I’m being sarcastic of course. I know that there are people out there who are much better cleaners than I am, and I’m sure somewhere there is someone who is a worse cleaner (maybe). Regardless, I am always amazed at how much cleaning I get done before someone comes over. Amazed and dismayed. If I can clean this well and quickly before someone comes to my house, why can’t I do it all the time?

9GDUA0UARDAs I was musing on this while sweeping the floor this afternoon, wishing I was more prepared, I thought about how I’m not the only one with this kind of problem. In fact, there were people with my same or similar issue all the way back to Jesus’ time. Think about it, especially as an issue of preparedness. Jesus tells a parable about 10 virgins waiting for the bridegroom to arrive. 5 were wise and prepared, bringing extra oil with them just in case the bridegroom was late. 5 were not so wise. When the bridegroom did arrive, late, only 5 women had enough oil to light their lamps.

Cultivating a habit of preparation might be in order for our household. Rather than frantically piecing together the house, we are very capable of systematically keeping order, if we make it a priority.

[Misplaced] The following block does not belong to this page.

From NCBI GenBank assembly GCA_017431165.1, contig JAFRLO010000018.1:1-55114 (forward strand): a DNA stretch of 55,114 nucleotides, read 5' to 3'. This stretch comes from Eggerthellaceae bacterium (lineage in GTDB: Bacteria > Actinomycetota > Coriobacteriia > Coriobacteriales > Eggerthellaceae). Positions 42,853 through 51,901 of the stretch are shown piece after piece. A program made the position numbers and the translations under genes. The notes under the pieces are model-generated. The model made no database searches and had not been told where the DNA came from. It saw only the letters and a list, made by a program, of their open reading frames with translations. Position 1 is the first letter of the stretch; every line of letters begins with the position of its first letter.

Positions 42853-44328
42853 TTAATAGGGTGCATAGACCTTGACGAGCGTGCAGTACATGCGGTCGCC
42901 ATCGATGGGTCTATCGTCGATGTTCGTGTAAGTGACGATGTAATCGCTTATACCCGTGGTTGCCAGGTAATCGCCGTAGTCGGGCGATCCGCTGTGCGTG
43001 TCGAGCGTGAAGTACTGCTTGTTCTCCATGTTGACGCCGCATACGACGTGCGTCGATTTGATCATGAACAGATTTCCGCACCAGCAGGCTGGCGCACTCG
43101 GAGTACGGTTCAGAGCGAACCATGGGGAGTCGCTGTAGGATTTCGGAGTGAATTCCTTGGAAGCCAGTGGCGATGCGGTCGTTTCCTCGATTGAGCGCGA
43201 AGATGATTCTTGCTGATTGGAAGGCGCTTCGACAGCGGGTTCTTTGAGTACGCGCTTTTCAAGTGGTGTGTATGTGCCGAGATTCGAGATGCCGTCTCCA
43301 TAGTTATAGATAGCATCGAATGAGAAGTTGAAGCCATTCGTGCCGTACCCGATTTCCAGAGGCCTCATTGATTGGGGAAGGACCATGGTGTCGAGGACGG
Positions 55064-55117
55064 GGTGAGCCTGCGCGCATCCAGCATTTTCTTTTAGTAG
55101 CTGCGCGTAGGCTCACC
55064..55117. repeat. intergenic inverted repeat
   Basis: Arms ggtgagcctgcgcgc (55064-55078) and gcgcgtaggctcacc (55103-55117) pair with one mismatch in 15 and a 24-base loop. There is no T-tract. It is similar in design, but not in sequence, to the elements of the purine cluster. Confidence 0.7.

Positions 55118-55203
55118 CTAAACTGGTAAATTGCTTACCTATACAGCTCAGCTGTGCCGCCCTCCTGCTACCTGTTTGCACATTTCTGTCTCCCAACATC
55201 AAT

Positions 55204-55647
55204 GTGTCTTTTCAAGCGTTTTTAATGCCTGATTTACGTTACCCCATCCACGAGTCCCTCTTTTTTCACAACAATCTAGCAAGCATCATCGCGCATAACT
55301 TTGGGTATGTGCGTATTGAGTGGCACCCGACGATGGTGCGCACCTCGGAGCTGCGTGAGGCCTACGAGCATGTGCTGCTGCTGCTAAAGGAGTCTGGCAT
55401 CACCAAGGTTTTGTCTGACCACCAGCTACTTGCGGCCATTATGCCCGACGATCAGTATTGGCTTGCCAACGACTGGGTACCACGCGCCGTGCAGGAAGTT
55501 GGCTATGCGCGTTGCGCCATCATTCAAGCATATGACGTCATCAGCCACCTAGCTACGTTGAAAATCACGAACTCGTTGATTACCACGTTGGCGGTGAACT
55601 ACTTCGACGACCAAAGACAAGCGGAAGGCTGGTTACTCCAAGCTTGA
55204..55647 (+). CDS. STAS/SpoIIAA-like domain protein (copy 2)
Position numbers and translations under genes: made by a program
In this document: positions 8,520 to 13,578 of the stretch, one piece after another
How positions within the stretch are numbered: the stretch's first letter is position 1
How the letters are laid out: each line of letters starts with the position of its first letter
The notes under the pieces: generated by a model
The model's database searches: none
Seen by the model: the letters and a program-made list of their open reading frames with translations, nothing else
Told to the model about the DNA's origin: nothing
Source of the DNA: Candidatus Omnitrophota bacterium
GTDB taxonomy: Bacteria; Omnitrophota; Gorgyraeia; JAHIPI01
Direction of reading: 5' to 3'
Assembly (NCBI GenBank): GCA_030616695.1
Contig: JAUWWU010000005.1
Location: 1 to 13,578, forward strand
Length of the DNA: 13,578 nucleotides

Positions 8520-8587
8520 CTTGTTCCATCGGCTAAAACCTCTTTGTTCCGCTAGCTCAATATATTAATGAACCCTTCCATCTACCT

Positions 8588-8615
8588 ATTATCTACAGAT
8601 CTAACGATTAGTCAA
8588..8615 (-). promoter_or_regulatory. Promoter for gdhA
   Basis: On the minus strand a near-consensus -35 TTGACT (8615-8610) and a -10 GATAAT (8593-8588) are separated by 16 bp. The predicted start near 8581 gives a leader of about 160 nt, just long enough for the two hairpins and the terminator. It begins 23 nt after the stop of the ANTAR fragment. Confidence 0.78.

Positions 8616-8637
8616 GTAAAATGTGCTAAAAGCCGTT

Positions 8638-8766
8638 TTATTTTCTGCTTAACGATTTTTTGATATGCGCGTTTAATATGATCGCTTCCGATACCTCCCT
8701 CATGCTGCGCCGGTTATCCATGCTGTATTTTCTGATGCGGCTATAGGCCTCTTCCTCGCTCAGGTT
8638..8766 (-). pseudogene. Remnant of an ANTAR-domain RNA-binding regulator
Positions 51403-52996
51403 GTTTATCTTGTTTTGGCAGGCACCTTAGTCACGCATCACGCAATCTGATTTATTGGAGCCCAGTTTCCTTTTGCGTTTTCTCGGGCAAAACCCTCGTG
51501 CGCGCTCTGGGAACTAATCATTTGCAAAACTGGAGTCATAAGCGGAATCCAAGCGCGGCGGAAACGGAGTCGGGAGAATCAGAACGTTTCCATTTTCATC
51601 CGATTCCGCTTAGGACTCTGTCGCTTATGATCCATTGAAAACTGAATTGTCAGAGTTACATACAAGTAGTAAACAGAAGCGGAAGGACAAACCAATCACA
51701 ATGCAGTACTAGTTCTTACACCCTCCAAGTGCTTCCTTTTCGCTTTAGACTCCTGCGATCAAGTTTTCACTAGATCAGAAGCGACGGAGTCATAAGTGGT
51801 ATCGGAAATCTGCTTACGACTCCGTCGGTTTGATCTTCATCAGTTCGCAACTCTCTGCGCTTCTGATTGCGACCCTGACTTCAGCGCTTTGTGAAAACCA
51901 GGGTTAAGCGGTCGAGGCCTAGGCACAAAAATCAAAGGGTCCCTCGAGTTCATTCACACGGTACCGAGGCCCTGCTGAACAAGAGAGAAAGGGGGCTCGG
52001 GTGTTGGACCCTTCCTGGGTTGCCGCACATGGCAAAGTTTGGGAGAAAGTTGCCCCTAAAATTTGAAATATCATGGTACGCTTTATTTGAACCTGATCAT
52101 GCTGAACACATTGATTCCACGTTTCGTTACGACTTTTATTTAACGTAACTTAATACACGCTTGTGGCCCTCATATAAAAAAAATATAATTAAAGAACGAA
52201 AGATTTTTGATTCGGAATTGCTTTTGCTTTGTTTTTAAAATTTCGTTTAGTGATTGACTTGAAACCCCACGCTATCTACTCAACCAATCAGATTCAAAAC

Jesus told His disciples that He would return again, and the early Christians believed that His second coming was imminent. Time has continued to pass and we are still waiting for Jesus to come. The Church hasn’t changed it’s stance on this, we are in fact still waiting for Jesus to return. Even though so much time has passed, our level of preparation should not be any different than those early Christians.

Just like our physical houses need to be kept clean and orderly, so do our spiritual houses, our inner selves. Do we pray regularly? If we do pray, are we taking time to listen to God as well as speak to Him? Do we spend time in quiet reflection, contemplating how we make decisions and discerning the direction of our lives? Do we belong to a worshiping community that helps us stay accountable to the morals and virtues espoused by our faith? Do we share our faith with others, especially our spouse and children?

Personally, I believe that when I have good spiritual habits and practices, it is easier for me to keep other areas of my life, my home included, in good order. What do you think?

Feel free to leave comments and join in the conversation! =)